80th Anniversary & Jessie Caldwell Memorial Lecture

The Saska­toon Archae­o­log­i­cal Soci­ety is pleased to announce that our 80th Anniver­sary & 2015 Jessie Cald­well Memo­r­i­al Lec­tur­er will be Dr. Leland Bement (Okla­homa Archae­o­log­i­cal Sur­vey)!

Dr. Leland Bement is with the Okla­homa Archae­o­log­i­cal Sur­vey at the Uni­ver­si­ty of Okla­homa, Nor­man. He has been with the Sur­vey for 23 years. Sig­nif­i­cant research projects include exca­vat­ing the 10,500 year old Coop­er bison kill site, the 10,800 year old Jake Bluff bison kill, and the 9000 year old Raven­scroft bison kill site. He com­plet­ed his B.A. at Fort Lewis Col­lege, Col­orado in 1979, received his M.A. from the Uni­ver­si­ty of Texas at Austin in 1986 and com­plet­ed his Ph.D. at the Uni­ver­si­ty of Texas at Austin in 1991. He spe­cial­izes in Pale­oin­di­an stud­ies, ani­mal bone iden­ti­fi­ca­tion, hunter-gath­er­er adap­ta­tions, rock art, stone tool tech­nolo­gies, and pale­oen­vi­ron­men­tal recon­struc­tion. He has also pub­lished 2 books, includ­ing one on the Coop­er site, 48 jour­nal arti­cles and has worked on numer­ous oth­er research reports. Much of this work has been fund­ed by His­toric Preser­va­tion grants, the Nation­al Geo­graph­ic Soci­ety, and the Nation­al Sci­ence Foun­da­tion as well as from pri­vate dona­tions. In addi­tion to being a research archae­ol­o­gist at the Sur­vey, Dr. Bement is an adjunct asso­ciate pro­fes­sor of Anthro­pol­o­gy and grad­u­ate fac­ul­ty mem­ber at OU, and an adjunct full pro­fes­sor of Plant and Soil Sci­ences and a grad­u­ate fac­ul­ty mem­ber at OSU, Still­wa­ter. He is also a research fel­low at the Muse­um of Texas Tech, Lub­bock.

Large-Scale Bison Hunt­ing at the Beaver Riv­er Com­plex, South­ern Plains of North Amer­i­ca Or, Who left all these ani­mal bones in these gul­lies and why am I clean­ing them out?
The Beaver Riv­er Com­plex of Pale­oin­di­an bison kill sites trace the devel­op­ment of large-scale com­mu­nal bison kills from Clo­vis (13,000 years ago), to Fol­som (12,600–12,300 years ago), to post-Fol­som times (12,000 years ago) on the South­ern Plains of North Amer­i­ca. Arti­facts from key sites are illus­trat­ed and dis­cussed along with pat­terns of bison butcher­ing and kill site size and design. Key ques­tions to be addressed include: Why were these large-scale kills con­duct­ed? How many peo­ple were need­ed to suc­cess­ful­ly kill these ani­mals? What did they do with all the meat? How did bison hunt­ing fit into ear­ly Pale­oin­di­an adap­ta­tions on the Plains? Final­ly, what is the sig­nif­i­cance of a paint­ed bison skull at one of these kill sites?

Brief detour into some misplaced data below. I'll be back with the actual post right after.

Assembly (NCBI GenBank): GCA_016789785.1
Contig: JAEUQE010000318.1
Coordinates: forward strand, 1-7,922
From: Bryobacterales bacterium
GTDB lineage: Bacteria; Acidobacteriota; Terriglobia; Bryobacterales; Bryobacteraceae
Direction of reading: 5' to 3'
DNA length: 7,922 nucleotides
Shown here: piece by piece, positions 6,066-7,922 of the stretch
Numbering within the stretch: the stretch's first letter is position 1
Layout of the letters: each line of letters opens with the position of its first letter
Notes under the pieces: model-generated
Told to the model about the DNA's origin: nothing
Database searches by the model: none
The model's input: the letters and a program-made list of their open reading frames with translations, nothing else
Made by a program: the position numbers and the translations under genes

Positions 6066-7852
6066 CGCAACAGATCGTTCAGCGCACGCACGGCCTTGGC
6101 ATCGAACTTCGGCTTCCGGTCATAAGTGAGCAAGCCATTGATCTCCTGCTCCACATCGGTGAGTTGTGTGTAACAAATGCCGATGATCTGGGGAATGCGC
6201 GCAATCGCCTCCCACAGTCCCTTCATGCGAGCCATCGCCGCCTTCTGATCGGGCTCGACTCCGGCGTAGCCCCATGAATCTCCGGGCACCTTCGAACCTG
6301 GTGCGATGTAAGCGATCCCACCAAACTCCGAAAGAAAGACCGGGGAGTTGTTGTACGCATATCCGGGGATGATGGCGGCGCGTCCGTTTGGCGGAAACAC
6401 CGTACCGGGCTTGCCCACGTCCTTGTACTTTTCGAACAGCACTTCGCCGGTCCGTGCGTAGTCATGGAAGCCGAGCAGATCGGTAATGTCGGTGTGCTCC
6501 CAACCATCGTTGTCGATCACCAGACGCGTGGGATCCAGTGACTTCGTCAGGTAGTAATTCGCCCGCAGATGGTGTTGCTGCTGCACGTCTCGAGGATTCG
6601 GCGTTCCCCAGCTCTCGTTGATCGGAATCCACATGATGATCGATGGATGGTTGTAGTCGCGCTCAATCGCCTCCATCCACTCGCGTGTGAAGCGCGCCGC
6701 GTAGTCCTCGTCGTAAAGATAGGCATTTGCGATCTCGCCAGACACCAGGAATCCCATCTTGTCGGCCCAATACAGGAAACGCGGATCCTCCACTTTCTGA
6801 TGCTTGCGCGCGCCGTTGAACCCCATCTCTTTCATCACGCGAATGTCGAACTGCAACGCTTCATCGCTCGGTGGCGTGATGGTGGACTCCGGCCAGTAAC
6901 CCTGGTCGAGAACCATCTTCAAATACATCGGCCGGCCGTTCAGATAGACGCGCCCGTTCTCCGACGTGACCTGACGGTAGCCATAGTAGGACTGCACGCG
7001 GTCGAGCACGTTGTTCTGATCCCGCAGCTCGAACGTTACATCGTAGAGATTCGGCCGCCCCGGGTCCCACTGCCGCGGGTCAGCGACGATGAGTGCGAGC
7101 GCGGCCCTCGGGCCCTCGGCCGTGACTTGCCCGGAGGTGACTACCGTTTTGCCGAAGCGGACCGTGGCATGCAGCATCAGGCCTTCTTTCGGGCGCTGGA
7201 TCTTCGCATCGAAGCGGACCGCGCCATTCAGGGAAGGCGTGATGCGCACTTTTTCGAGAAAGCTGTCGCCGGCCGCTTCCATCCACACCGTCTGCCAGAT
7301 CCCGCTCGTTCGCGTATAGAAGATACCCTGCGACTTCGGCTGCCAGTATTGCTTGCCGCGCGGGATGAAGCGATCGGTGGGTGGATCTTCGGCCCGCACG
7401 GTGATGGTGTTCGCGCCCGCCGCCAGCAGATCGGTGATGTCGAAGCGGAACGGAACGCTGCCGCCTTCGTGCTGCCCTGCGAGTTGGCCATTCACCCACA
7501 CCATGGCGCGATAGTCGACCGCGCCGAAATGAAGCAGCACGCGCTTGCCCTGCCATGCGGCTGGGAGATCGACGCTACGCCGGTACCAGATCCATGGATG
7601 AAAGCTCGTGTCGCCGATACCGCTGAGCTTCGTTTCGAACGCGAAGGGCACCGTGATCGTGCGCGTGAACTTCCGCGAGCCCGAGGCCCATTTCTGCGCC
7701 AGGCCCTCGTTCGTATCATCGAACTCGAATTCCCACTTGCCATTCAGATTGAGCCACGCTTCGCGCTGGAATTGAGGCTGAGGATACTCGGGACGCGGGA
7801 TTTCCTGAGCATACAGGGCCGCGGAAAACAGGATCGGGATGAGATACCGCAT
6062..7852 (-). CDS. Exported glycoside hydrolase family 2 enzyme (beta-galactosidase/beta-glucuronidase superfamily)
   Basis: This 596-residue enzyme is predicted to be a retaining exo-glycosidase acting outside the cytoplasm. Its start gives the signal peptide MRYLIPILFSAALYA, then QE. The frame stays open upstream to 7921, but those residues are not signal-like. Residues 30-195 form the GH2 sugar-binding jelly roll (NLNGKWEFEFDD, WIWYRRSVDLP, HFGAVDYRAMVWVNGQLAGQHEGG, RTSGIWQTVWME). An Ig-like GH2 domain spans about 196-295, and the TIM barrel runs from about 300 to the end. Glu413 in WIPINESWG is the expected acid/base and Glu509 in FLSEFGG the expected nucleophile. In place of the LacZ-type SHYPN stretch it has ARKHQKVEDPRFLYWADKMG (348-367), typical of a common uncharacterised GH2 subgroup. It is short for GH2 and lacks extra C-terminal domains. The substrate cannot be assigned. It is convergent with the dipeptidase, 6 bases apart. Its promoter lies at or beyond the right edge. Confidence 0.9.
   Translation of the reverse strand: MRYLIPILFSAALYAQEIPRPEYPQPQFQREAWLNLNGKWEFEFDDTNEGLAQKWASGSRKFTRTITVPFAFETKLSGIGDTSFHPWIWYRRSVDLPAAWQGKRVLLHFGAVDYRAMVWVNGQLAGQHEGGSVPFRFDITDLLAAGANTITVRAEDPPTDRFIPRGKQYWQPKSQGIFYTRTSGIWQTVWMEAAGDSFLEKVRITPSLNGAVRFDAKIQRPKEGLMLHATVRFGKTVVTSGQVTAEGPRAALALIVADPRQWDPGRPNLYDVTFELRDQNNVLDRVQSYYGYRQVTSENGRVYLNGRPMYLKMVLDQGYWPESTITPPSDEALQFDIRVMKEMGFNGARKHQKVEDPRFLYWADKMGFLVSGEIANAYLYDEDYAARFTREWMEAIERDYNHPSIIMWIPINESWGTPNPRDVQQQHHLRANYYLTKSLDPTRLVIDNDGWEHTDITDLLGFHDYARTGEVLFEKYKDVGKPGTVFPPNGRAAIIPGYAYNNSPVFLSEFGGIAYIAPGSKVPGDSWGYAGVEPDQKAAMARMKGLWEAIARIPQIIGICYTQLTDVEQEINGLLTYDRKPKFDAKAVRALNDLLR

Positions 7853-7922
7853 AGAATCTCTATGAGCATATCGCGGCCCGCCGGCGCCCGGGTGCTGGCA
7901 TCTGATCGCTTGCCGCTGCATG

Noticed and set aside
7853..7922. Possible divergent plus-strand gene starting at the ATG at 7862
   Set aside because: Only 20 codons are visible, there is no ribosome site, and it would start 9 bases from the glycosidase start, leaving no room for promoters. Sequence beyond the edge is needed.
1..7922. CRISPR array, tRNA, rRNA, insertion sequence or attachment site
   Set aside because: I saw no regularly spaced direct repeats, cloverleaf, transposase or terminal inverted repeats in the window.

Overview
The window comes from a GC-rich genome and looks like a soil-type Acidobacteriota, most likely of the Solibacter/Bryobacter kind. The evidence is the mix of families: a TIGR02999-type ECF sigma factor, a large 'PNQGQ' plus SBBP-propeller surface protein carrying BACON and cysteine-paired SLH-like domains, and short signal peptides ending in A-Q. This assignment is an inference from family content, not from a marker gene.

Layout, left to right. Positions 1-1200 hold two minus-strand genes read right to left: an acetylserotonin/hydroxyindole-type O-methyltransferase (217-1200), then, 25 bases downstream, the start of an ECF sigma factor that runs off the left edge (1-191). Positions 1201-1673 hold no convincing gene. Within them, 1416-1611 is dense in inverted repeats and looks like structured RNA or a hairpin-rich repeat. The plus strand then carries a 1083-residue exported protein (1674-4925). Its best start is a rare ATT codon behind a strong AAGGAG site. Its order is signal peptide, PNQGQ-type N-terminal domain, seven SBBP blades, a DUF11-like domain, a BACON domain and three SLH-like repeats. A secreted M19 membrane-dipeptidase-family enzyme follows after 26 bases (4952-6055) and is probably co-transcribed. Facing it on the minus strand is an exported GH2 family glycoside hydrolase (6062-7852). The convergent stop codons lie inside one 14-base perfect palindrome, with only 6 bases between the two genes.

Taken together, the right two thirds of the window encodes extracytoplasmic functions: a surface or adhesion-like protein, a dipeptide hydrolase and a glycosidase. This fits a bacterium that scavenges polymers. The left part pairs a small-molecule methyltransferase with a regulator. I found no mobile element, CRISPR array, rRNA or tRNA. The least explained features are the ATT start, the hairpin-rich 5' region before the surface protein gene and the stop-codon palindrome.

Please join us on Fri­day, Sep­tem­ber 25th, 2015 at 7:30pm in the St. Thomas More The­atre (Main Floor, 1437 Cam­pus Dri­ve) on the Uni­ver­si­ty of Saskatchewan Cam­pus. There will be refresh­ments after the lec­ture in the Atri­um.

For more infor­ma­tion on the Jessie Cald­well Memo­r­i­al Lec­ture Series, fol­low this link.

September News — Speaker Announcement

The Saska­toon Archae­o­log­i­cal Soci­ety is pleased to announce our 80th Anniver­sary and Jessie Cald­well Memo­r­i­al Lec­ture speak­er!  Dr. Leland C. Bement (Okla­homa Archae­o­log­i­cal Sur­vey, Okla­homa State Uni­ver­si­ty) will be join­ing us as our keynote.  Dr. Bement is prob­a­bly best known for his work with the Coop­er Site, one of the best pre­served Fol­som bison kills on the South­ern Plains.  Lee will be speak­ing on Pale­oIn­di­an adap­ta­tions to chang­ing cli­mates and bison hunt­ing strate­gies.  Lee is an engag­ing speak­er and he has worked at many excep­tion­al Pale­oin­di­an sites in the south­ern plains.  This is a tru­ly spe­cial oppor­tu­ni­ty we are tak­ing advan­tage of to have him speak to the Saska­toon Archae­o­log­i­cal Soci­ety.